"I have lost my father and my sister. Because a catering company did not secure their load and canvas bags spilled onto the highway."
Bridgerton author Julia Quinn has lost both her father and sister in a car crash.
Stephen Cotler, 77, and his youngest daughter Violet Charles, 37, were killed on June 29 in a three-car pile up in Utah, caused when a catering company lost its load of canvass bags on the freeway.
According to the state Department of Public Safety, Cotler and his daughter (whose real name is Ariana Cotler) were driving behind in a red Toyota Prius, when they stopped or nearly stopped because of the debris.
But a green Ford F-250 behind them did not stop in time and ploughed into the back of their car, shunting them into a silver Chevy Malibu in front. The father and daughter died at the scene. Violet's beloved service dog Michelle also perished in the crash.
Another adult male passenger had to be flown to hospital, while the occupants of the Malibu were transported by ground in serious condition.
The driver of the F-250 meanwhile suffered only minor injuries; he was arrested for DUI.
An investigation into the crash is ongoing.
The Bridgerton writer shared the heartbreaking news on Facebook on Wednesday night:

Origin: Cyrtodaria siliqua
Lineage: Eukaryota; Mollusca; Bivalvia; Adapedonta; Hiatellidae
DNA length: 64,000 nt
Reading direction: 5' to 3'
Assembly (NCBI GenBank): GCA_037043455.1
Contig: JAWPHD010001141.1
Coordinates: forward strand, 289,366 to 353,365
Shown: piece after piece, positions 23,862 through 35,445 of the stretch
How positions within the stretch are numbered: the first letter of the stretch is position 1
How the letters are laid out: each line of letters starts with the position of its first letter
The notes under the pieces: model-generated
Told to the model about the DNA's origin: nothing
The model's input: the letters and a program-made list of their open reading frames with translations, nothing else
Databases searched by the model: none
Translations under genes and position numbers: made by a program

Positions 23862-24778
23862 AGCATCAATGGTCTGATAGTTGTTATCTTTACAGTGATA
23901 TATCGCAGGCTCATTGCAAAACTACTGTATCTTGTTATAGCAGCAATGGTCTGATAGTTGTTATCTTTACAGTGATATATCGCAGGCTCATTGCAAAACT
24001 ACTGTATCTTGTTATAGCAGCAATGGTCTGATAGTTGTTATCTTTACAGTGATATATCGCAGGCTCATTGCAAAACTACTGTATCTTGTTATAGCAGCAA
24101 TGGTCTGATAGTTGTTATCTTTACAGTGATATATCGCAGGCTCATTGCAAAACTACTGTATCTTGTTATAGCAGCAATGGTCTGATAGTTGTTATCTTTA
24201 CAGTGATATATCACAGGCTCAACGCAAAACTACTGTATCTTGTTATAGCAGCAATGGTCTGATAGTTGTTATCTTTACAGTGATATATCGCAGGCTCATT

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"I have lost my father and my sister. Because a catering company did not secure their load and canvas bags spilled onto the highway. Because a pickup driver thought nothing of driving while his blood alcohol level was nearly 3 times the legal limit," she wrote.
"I have lost my father, and I don't have my sister with whom to grieve."
"I have lost my sister Violet Charles Comics, with whom I had just finished writing a graphic novel. It was dedicated to our father."
"It will still be dedicated to our father. It won't be a surprise anymore, but I'd like to think he suspected we'd do it. He knew us so well. He was our dad."
Publishing runs in the Cotler family: Violet was a cartoonist, while dad Steve was behind the celebrated children's book series Cheesie Mack.
In a tribute posted on his Facebook page, an anecdote previously written by Julia lovingly remembered the moment she stopped being embarrassed by "the most embarrassing dad ever".
"It was his 25th reunion. I was a sophomore, so I stayed in Cambridge to attend the festivities with him. The entire class of '65 had gone to a club in Boston for dancing, and Janet Jackson came on the speakers. My father started dancing very badly (typical) but with great enthusiasm (also typical). I saw a few teenagers pointing and snickering, and I thought, 'Yeah, you WISH your dad danced like that.'"
"After that, I felt nothing but pride in his geekiness. He was willing to try almost anything, and he never let the fear of embarrassment rule his actions. As a friend said after his sudden death, 'We should all be a little more Steve.'"